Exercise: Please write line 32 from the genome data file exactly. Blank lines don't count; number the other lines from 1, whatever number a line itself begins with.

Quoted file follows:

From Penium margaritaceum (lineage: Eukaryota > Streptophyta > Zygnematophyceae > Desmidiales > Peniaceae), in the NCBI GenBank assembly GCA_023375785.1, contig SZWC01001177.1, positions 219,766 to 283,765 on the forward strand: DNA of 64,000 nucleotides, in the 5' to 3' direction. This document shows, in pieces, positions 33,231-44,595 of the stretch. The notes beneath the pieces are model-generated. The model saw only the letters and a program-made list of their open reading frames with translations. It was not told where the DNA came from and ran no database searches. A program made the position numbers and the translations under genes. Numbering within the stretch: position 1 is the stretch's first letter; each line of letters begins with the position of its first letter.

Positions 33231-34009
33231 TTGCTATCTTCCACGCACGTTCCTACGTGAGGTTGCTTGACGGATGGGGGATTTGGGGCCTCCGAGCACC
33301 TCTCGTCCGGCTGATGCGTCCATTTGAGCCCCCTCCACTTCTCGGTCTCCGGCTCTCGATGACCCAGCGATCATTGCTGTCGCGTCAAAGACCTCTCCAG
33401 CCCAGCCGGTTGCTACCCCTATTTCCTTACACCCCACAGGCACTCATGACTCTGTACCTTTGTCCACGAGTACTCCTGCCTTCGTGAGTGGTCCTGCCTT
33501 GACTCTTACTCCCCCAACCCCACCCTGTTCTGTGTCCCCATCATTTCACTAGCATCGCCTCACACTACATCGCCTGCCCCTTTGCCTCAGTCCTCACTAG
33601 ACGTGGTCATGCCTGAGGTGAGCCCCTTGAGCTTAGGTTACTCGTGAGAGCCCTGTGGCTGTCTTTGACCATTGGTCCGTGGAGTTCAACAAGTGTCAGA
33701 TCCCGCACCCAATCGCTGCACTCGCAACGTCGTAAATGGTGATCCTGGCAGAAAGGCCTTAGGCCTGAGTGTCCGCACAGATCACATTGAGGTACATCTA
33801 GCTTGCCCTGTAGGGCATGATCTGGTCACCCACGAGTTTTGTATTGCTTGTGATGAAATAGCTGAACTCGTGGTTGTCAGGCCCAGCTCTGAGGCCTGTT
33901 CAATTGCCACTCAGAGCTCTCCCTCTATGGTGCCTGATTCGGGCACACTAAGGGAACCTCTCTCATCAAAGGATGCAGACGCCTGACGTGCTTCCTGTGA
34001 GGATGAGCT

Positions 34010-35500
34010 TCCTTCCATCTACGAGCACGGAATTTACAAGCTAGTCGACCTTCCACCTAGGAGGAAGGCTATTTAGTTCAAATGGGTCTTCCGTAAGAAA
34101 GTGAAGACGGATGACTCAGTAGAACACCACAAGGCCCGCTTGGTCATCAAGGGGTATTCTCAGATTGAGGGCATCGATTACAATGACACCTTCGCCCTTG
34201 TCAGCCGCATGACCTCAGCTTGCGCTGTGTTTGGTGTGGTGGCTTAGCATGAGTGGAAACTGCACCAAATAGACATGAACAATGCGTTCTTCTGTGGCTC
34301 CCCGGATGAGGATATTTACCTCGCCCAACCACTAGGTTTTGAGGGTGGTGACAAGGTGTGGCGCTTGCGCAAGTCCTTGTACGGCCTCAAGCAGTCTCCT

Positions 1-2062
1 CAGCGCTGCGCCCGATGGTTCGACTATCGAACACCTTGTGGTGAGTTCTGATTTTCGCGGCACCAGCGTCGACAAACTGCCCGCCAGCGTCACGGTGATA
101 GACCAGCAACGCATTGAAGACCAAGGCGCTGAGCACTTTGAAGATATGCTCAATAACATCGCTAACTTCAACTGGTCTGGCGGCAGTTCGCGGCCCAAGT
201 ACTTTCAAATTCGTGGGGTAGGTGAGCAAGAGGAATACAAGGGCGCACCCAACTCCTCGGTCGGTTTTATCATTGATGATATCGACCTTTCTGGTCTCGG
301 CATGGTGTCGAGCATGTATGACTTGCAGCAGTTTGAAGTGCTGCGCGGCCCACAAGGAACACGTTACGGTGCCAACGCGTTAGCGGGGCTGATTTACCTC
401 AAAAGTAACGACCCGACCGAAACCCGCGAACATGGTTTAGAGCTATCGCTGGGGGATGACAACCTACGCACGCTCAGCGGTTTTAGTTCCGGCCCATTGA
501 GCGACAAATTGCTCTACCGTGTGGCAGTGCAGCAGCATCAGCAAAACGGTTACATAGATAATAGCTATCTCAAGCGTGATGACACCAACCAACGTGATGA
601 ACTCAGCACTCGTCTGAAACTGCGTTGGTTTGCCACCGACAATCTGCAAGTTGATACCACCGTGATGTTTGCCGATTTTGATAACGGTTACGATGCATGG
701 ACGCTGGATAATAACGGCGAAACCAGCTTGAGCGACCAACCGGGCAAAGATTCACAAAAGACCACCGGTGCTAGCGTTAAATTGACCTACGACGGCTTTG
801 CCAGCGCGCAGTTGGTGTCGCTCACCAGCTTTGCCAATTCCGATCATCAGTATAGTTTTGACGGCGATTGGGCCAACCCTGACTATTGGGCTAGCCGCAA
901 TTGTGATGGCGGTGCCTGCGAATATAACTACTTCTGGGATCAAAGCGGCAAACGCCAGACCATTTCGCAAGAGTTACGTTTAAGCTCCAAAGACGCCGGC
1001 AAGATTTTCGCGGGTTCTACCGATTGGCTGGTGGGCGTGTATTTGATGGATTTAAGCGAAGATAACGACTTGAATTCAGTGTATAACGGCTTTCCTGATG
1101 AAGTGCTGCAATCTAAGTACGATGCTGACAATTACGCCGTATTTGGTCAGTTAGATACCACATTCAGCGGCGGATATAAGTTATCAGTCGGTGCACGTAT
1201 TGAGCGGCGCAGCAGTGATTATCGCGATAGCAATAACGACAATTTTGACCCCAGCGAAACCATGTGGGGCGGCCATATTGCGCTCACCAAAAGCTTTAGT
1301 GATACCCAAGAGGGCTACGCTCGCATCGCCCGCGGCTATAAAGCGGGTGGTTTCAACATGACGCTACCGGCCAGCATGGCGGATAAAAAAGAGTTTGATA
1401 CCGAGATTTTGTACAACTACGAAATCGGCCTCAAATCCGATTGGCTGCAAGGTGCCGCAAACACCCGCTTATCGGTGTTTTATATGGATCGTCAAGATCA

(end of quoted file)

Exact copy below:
1401 CCGAGATTTTGTACAACTACGAAATCGGCCTCAAATCCGATTGGCTGCAAGGTGCCGCAAACACCCGCTTATCGGTGTTTTATATGGATCGTCAAGATCA